In an empirical study titled "The P/E Multiple and Market Volatility," two professors and a quantitative analyst wrote in the respected Financial Analysts Journal that that market volatility deserves to have a significant impact on "warranted" market multiples.

The authors concluded that their study suggested that "a permanent one-percentage-point increase in market volatility can, over time, reduce the market multiple by 1.8."

Market volatility is typically a measure - in percentage terms - of the expected annualized movement of the Standard & Poor's 500 Index. If volatility is said to be 10, it means that over the next 12 months the S&P 500 could swing 10% - in either direction.

Average volatility during the postwar period up to 1995 was 17. From 1990-2008 - after a switch to our modern-day volatility measure (the Chicago Board Options Exchange Volatility Index (VIX), an implied-volatility calculation derived from index options) - the average volatility jumped to 19.49.

From 2005 to the middle part of this year, the VIX averaged 22.86. (For some perspective, at the height of the credit crisis on November 24, 2008, the VIX reached its all time high of 80.86.)

If we average the three overlapping periods that I mentioned, the volatility would be 19.78. But, in what might be considered a precursor to the New Normal, the average of 22.86 for the past five years is a full three percentage points higher than the rolling average of all the post-World War II years right up to the present day.

Stocks and the market have been considered fairly priced when they trade at a historically normalized 15.7 times "forward" earnings.

But if we use the three authors' research on volatility influences - which says that every one-percentage-point increase in market volatility reduces the "warranted" market multiple by 1.8 - the "New Normal" economy market multiple might be as low as 10.3.

The exact middle ground between the old standard market multiple of 15.7, and the 10.3 multiple the New Normal implies, is exactly 13. So, let's use the middle ground to see how the market looks now.

What Are Stocks "Really" Worth?
Standard & Poor's estimates that the S&P 500 will earn $81.72 this year. At a P/E of 13, the S&P would be trading at 1,062. If we use the "Old Normal" benchmark multiple of 15.7, the S&P index would be fairly priced at 1,283. Since the S&P 500 has been trading a lot closer to 1,062 than to 1,283, maybe the New Normal is already old news.

The Standard & Poor's 500 closed yesterday (Wednesday) at 1,106.13.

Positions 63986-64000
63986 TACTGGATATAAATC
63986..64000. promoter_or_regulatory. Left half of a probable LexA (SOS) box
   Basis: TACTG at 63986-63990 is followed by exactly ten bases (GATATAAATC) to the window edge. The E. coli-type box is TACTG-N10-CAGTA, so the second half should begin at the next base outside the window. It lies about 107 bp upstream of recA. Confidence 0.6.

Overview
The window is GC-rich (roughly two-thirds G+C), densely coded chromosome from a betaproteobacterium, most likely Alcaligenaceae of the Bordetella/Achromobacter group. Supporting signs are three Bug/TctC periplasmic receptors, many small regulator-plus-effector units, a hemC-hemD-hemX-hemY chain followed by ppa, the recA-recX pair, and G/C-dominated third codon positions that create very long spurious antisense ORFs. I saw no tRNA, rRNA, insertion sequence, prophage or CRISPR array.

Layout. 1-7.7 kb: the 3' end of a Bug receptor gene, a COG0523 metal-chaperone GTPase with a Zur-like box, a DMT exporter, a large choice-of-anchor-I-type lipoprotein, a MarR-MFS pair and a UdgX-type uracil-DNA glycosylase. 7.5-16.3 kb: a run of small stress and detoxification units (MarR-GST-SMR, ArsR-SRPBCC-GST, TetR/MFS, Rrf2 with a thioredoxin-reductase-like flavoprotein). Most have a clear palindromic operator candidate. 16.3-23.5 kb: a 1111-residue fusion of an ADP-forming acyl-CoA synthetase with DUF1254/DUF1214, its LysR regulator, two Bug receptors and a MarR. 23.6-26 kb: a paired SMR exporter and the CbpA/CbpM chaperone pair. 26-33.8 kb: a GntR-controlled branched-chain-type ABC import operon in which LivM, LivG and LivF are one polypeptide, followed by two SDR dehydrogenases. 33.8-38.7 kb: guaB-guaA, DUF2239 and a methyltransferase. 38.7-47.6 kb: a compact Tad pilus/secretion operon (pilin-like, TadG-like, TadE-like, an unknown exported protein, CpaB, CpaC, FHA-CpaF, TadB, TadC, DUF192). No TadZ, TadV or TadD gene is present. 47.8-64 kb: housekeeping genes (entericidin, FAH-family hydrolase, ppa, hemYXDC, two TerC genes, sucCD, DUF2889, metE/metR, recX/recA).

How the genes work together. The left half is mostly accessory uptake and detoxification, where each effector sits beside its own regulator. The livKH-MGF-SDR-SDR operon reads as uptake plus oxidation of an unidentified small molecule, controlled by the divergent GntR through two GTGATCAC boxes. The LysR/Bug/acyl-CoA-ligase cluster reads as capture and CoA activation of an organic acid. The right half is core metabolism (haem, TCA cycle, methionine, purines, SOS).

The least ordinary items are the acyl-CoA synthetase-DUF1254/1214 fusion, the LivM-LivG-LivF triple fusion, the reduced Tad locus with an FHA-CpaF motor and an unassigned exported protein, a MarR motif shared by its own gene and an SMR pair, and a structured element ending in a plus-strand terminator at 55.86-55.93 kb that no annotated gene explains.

When it comes to individual stocks, investors need to know which camp the companies they hold or are interested in fall into. We've already established that some of the most promising stock-market profit opportunities will be those "non-New Normal" companies that derive at least 50% of their top-line revenue from emerging-market economies.

"New Normal" economy companies, by contrast, are the firms whose fortunes are fully tied to the slow-growth U.S. market. In other words, New Normal stocks are really the shares of U.S. firms that do not sell their products and services to high-growth markets outside U.S. borders.

It's important to point out that not all U.S. firms are New Normal economy companies. It's all about the markets they sell to.

An excellent example of a U.S. company with a terrific international footprint is E.I. du Pont de Nemours & Co. (NYSE: DD). On Tuesday, DuPont posted blowout second-quarter earnings. But it wasn't that net profits were up almost 300% that impressed analysts: It was the fact that DuPont's revenue advanced 26%, with 60% of the top-line sales emanating from overseas markets.

Emerging-market sales advanced 32%.

An important takeaway from this earning's season is this: While not all companies that reported improved earnings saw their share prices increase, those that did rise didn't sustain their positive advances.

Meanwhile, companies that reported significant revenue gains in emerging-economy markets have held onto their recent gains. Indeed, in the two weeks since I recommended DuPont to subscribers of my Capital Wave Forecast private-advisory service, the stock has already advanced 8.5% .

If there's one final lesson to be learned here, it's this: For your global players, use the old standard P/E multiple of 15 times earnings as your comparative valuation benchmark. But, for the New Normal companies, you'll need to use the new standard multiplier of between 10.3 and 13 or less.

Actions to Take: In the slow-growth "New Normal" economy, it no longer makes sense to use a single P/E multiple to evaluate all stocks. Companies that derive at least half of their revenue from faster-growing, emerging-market countries likely deserve this richer multiple. And while there's nothing inherently wrong with most of the companies that cater exclusively to U.S. economy customers, they don't merit the same high multiples as companies that sell into a faster-growing market. So apply your P/E multiples wisely: Use an earnings multiple of 15 for global players, and a P/E of between 10.3 and 13 for companies catering to the (domestic) New Normal economy.

Source :

Money Morning/The Money Map Report

©2010 Monument Street Publishing. All Rights Reserved. Protected by copyright laws of the United States and international treaties. Any reproduction, copying, or redistribution (electronic or otherwise, including on the world wide web), of content from this website, in whole or in part, is strictly prohibited without the express written permission of Monument Street Publishing. 105 West Monument Street, Baltimore MD 21201, Email:

Disclaimer: Nothing published by Money Morning should be considered personalized investment advice. Although our employees may answer your general customer service questions, they are not licensed under securities laws to address your particular investment situation. No communication by our employees to you should be deemed as personalized investent advice. We expressly forbid our writers from having a financial interest in any security recommended to our readers. All of our employees and agents must wait 24 hours after on-line publication, or 72 hours after the mailing of printed-only publication prior to following an initial recommendation. Any investments recommended by Money Morning should be made only after consulting with your investment advisor and only after reviewing the prospectus or financial statements of the company.

Money Morning Archive

© 2005-2019 - The Market Oracle is a FREE Daily Financial Markets Analysis & Forecasting online publication.

Post Comment

Only logged in users are allowed to post comments. Register/ Log in